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Career Development

The LIBRA Career Development Compass

A programme offering mentoring, networking, and training on (self-)leadership. LIBRA has designed this program as an opportunity for ambitious female scientists to get ready for the next career step as an independent researcher.

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Scientists about Careers in Science

LIBRA asks researcher for their key messages to junior colleagues 


Renata Basto, Group Leader of “Biology of Centrosomes and Cilia” at Institut Curie, France

What is important to consider if you want to do a career in research? LIBRA interviewed the group leader Renata Basto at the Institute Curie and she gives recommendations, especially for women.


Portraits of Women in Science

Read how female scientists have built a life in science 


Inke Näthke, Professor of Epithelial Biology at the Department of Cell & Developmental Biology at the University of Dundee in Scotland


Many of the challenges young researchers encounter in building a career in science are relevant for both men and women; yet, numbers show that women drop out in significantly higher numbers than their male peers: whereas 57% of life sciences PhD graduates in the EU-27 were women, this number falls to 13.7% for female scientists in top research positions in natural sciences. (2010, She Figures 2012, p.60 and p.93). Why does this happen? One suggestion has been that a lack of careful career planning acts as a contributing factor to this “leaky pipeline” phenomenon.

When asked how strategically she planned her own career, Inke Näthke, Professor of Epithelial Biology at the Department of Cell & Developmental Biology at the University of Dundee in Scotland, answers with a smile: “I basically had no plan at all, it would have been limiting for me.”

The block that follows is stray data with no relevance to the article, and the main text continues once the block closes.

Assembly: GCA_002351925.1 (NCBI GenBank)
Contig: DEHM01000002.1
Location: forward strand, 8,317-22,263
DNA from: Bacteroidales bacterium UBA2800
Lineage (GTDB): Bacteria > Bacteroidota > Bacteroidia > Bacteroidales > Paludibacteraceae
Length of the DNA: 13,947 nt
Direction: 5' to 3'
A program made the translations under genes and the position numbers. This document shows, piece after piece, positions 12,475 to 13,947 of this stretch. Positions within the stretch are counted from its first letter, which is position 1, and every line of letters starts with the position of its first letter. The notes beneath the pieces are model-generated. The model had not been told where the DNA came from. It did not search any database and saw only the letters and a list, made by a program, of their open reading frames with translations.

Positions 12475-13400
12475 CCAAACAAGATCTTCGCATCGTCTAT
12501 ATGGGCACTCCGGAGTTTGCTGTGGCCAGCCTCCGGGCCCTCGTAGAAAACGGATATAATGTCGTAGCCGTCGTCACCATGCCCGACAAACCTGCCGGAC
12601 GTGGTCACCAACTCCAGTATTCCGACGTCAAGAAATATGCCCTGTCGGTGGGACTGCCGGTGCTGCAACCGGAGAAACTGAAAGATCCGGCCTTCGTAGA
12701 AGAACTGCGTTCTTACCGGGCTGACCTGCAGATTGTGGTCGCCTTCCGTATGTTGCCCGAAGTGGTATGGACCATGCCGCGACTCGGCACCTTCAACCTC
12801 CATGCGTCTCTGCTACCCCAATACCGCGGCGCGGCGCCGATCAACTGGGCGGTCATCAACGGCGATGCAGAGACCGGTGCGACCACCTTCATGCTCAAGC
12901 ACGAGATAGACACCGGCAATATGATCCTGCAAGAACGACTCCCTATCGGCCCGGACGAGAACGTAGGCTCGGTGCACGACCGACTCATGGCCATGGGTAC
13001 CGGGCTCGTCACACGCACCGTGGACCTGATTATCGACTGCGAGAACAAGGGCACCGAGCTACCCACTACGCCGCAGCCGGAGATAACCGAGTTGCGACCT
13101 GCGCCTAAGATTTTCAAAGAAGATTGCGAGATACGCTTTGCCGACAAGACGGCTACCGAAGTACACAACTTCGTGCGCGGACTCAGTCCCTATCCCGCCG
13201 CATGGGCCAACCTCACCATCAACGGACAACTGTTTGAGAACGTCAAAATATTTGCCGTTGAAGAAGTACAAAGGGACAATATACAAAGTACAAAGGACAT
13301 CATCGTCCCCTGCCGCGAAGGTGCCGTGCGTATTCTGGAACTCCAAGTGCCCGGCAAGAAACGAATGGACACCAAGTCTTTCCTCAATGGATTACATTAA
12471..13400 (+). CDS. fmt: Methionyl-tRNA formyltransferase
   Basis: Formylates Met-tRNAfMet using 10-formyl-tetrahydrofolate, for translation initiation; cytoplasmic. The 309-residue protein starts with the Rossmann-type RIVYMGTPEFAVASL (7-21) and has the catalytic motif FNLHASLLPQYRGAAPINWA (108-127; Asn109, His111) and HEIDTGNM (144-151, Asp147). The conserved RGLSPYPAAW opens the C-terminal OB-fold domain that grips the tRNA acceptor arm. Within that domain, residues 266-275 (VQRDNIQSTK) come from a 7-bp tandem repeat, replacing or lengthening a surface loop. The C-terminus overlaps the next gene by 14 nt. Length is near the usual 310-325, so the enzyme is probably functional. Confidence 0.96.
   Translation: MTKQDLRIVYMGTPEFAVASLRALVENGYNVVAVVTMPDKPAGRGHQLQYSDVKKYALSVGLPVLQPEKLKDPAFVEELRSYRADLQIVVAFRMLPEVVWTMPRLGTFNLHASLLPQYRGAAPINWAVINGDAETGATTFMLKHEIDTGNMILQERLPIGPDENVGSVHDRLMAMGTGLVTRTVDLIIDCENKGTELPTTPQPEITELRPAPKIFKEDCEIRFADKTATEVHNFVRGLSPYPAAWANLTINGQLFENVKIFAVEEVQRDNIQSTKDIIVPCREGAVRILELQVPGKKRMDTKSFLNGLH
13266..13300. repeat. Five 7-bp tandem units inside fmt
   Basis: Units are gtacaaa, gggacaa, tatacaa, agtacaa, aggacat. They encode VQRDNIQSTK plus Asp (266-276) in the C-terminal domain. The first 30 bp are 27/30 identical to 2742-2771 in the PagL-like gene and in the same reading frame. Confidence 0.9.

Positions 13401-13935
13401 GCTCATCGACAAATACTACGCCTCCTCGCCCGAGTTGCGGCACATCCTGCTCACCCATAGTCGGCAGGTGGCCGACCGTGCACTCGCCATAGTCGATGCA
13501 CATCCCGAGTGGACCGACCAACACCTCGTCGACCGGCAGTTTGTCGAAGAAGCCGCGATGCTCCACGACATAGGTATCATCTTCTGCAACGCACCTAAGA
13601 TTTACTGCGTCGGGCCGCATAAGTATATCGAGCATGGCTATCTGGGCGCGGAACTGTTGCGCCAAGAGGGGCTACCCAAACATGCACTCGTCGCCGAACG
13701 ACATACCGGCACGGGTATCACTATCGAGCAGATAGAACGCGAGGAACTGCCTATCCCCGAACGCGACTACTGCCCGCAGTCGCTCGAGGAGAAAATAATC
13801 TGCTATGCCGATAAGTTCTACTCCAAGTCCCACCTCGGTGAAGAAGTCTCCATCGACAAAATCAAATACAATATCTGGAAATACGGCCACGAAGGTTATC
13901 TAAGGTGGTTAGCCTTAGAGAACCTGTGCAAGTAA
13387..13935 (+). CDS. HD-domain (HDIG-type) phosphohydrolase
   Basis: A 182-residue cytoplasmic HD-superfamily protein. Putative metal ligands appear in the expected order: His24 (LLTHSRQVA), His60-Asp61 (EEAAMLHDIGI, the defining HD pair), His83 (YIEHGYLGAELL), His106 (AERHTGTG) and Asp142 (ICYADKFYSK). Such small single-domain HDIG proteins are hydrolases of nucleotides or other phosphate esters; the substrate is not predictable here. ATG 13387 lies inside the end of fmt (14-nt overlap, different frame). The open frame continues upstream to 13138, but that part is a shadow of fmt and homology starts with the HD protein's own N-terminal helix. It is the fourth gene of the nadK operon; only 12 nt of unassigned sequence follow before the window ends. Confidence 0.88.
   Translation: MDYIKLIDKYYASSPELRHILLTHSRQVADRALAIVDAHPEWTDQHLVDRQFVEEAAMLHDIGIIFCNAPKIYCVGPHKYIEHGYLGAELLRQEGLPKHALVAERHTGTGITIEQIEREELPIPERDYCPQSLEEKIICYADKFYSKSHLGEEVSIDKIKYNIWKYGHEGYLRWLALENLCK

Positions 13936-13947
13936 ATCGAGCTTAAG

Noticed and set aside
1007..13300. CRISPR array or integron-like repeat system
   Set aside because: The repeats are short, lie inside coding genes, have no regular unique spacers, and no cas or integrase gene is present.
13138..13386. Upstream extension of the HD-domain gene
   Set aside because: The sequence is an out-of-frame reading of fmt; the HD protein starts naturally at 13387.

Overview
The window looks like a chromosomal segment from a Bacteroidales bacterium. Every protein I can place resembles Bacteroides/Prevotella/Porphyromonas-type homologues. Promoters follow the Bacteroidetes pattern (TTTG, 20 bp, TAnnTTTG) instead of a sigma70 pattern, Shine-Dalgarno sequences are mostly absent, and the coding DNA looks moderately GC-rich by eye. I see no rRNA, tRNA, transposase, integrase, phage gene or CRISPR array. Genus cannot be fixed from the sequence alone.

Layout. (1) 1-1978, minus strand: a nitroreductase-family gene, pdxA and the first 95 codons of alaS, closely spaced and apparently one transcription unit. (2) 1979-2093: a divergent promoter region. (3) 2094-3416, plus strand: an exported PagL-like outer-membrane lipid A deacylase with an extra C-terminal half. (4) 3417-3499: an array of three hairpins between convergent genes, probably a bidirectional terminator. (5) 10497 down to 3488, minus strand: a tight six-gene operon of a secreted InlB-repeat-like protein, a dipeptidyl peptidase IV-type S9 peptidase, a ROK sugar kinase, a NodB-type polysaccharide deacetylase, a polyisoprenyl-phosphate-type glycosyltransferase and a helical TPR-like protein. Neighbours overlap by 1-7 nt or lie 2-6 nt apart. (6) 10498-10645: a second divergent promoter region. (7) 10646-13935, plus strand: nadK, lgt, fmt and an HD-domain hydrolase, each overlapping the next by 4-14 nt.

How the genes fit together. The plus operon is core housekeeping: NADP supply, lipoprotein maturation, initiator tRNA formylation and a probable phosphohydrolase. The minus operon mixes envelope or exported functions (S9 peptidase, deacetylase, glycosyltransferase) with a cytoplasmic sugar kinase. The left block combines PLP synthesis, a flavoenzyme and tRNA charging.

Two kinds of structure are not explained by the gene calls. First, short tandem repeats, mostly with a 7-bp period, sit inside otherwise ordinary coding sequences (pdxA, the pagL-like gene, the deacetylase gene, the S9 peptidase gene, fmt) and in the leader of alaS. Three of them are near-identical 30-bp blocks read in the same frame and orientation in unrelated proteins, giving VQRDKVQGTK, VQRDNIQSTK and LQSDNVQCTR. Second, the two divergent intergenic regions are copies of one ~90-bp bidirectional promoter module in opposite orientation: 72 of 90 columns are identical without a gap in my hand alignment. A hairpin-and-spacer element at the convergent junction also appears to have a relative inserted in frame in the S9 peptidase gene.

The full portrait will be available soon. 



Creating Futures in Science

Career development support for early stage female researchers


Portia LTD, founded by Dr. Elizabeth Politzer, chair of the Gender Summits Organising Committee, has, together with Fraunhofer and Tel Aviv University, designed a project to support female scientists at early stages of their career. The tools developed through this collaboration aim to enable young researchers to make more informed career decisions and plans.



Analysing the use of gender quotas


EMBO has published a report Exploring quotas in academia. It investigates if gender quotas are a constructive way of raising the number of women at highest career levels. One problem that applying quotas cannot solve, though,  is the fact that many women drop out of science along the academic career path.